6

Basically, you lack the only interesting thing which people actually play platformers for. All these technical stuff you've listed can be done rather quickly compared to the interesting game levels. Levels need a lot of thought, work and polish, also they tend to spawn features when some idea cannot be expressed by existing components. So if you don't have ...


6

Since you just uploaded it today, you won't see the number of installs yet. See the documentation where it says the statistics are updated on a daily basis. The statistics are not "live". You'll only be able to see how many people downloaded on a given day after the day is over. This is similar to Google Analytics. So be patient and check back later. ...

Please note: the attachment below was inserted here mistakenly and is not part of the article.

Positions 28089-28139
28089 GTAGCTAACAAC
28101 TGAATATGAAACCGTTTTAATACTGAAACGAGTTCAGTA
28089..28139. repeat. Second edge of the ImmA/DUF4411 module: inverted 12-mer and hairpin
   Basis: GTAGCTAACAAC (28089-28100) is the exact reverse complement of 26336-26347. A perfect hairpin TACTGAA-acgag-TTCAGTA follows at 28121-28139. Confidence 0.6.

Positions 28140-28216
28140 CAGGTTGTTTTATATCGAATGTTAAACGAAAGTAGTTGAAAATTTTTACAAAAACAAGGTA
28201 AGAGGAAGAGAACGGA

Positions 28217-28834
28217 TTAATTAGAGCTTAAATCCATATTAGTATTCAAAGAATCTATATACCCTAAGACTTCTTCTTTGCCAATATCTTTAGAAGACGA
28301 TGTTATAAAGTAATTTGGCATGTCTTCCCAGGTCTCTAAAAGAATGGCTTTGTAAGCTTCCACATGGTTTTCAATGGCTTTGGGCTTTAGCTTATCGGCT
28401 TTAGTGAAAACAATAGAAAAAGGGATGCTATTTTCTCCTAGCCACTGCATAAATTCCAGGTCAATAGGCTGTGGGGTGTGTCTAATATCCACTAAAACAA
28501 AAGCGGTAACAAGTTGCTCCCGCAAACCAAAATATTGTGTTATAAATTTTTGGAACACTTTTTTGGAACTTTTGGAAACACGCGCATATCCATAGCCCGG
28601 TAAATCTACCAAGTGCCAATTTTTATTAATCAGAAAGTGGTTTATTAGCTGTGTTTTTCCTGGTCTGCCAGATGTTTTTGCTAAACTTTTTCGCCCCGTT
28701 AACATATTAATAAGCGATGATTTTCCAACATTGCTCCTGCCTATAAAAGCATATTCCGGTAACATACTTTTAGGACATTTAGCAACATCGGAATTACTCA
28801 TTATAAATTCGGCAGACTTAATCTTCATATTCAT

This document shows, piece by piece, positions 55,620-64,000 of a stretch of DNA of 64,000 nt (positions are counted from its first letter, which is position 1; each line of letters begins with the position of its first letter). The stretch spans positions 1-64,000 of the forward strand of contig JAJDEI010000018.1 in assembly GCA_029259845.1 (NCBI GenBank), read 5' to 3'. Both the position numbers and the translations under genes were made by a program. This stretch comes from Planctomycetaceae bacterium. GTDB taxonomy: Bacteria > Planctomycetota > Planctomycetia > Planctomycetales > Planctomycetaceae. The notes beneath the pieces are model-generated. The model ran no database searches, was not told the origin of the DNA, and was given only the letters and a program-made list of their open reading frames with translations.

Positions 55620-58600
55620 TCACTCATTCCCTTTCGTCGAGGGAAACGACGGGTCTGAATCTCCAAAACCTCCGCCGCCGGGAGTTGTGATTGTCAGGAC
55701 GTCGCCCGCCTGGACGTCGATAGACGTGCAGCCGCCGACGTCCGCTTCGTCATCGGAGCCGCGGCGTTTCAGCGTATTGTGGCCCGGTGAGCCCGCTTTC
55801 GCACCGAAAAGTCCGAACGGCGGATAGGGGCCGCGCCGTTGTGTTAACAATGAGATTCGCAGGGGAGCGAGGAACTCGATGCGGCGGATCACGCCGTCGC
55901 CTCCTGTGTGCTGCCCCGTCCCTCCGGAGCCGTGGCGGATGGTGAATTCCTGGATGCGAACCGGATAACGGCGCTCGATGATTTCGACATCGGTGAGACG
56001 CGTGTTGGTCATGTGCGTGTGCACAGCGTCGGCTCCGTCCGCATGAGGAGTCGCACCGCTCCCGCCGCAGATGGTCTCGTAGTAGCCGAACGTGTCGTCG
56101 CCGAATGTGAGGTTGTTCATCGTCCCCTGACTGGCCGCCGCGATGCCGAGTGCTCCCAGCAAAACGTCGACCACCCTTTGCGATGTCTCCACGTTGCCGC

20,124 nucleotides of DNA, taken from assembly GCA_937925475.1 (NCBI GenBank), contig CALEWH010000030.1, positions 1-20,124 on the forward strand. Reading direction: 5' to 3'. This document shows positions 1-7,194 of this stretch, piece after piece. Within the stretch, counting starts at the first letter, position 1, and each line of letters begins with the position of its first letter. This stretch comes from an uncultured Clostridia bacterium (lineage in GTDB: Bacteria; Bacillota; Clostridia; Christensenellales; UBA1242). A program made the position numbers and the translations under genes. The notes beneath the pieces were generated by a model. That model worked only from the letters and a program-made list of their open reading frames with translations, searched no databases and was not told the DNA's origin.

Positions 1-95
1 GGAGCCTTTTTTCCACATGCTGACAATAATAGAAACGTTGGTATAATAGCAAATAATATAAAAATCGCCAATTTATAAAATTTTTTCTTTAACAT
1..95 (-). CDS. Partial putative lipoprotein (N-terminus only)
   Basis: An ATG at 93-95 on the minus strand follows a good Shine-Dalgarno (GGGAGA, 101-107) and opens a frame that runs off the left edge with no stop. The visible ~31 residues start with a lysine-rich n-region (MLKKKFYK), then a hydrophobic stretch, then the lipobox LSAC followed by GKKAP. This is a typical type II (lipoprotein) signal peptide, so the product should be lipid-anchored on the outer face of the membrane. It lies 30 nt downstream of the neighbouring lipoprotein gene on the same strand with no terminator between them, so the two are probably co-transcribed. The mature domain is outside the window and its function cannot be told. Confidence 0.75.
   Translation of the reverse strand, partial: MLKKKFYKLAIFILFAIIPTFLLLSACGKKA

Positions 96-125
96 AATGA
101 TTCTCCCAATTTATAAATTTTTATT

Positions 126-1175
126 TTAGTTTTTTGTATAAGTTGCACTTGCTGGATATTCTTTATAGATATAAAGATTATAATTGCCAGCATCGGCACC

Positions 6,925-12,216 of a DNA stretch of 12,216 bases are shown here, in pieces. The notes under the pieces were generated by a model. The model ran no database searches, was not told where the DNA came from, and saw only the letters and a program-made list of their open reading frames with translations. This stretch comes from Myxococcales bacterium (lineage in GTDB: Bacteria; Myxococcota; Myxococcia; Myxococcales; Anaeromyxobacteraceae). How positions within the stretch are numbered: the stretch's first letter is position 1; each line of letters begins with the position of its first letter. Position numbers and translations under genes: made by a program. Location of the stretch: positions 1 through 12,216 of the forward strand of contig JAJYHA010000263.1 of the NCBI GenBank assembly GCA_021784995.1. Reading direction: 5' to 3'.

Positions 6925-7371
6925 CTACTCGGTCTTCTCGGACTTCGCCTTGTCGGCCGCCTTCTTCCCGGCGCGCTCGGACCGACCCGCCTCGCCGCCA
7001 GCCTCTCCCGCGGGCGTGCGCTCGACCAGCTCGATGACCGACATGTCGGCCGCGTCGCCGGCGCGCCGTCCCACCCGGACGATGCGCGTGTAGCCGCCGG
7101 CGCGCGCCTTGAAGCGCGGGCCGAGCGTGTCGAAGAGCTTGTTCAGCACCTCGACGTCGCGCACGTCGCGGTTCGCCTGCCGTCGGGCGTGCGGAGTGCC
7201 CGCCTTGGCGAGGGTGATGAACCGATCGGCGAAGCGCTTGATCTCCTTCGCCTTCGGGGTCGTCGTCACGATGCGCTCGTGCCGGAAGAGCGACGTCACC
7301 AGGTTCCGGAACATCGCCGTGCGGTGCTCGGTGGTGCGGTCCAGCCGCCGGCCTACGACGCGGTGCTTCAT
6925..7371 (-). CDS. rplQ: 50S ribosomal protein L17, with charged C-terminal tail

5

While I doubt you will find anything that lists games that are in production stages. (The Industry usually remains a bit more tight-lipped about such things than the film industry does) The rest of what you are looking for is handled relatively nicely by MobyGames EDIT: Almost forgot, GiantBomb Also has the same sort of Data.


5

http://ibetatest.com/ Have people play test your games before sending them off for submission. You'll get great feedback from the people there, and it's really cheap. I usually pay $5 to a beta tester and they offer a lot of constructive feedback. It's better to have a polished game that you want to market then to have an unpolished one.


5

Also once you have gotten sponsorship (or decided against it) and implemented ads like MochiAds, throw your game onto these two distribution systems, which will let all the many many smaller sites grab your game: Mochi Game Distribution FlashGameDistribution.com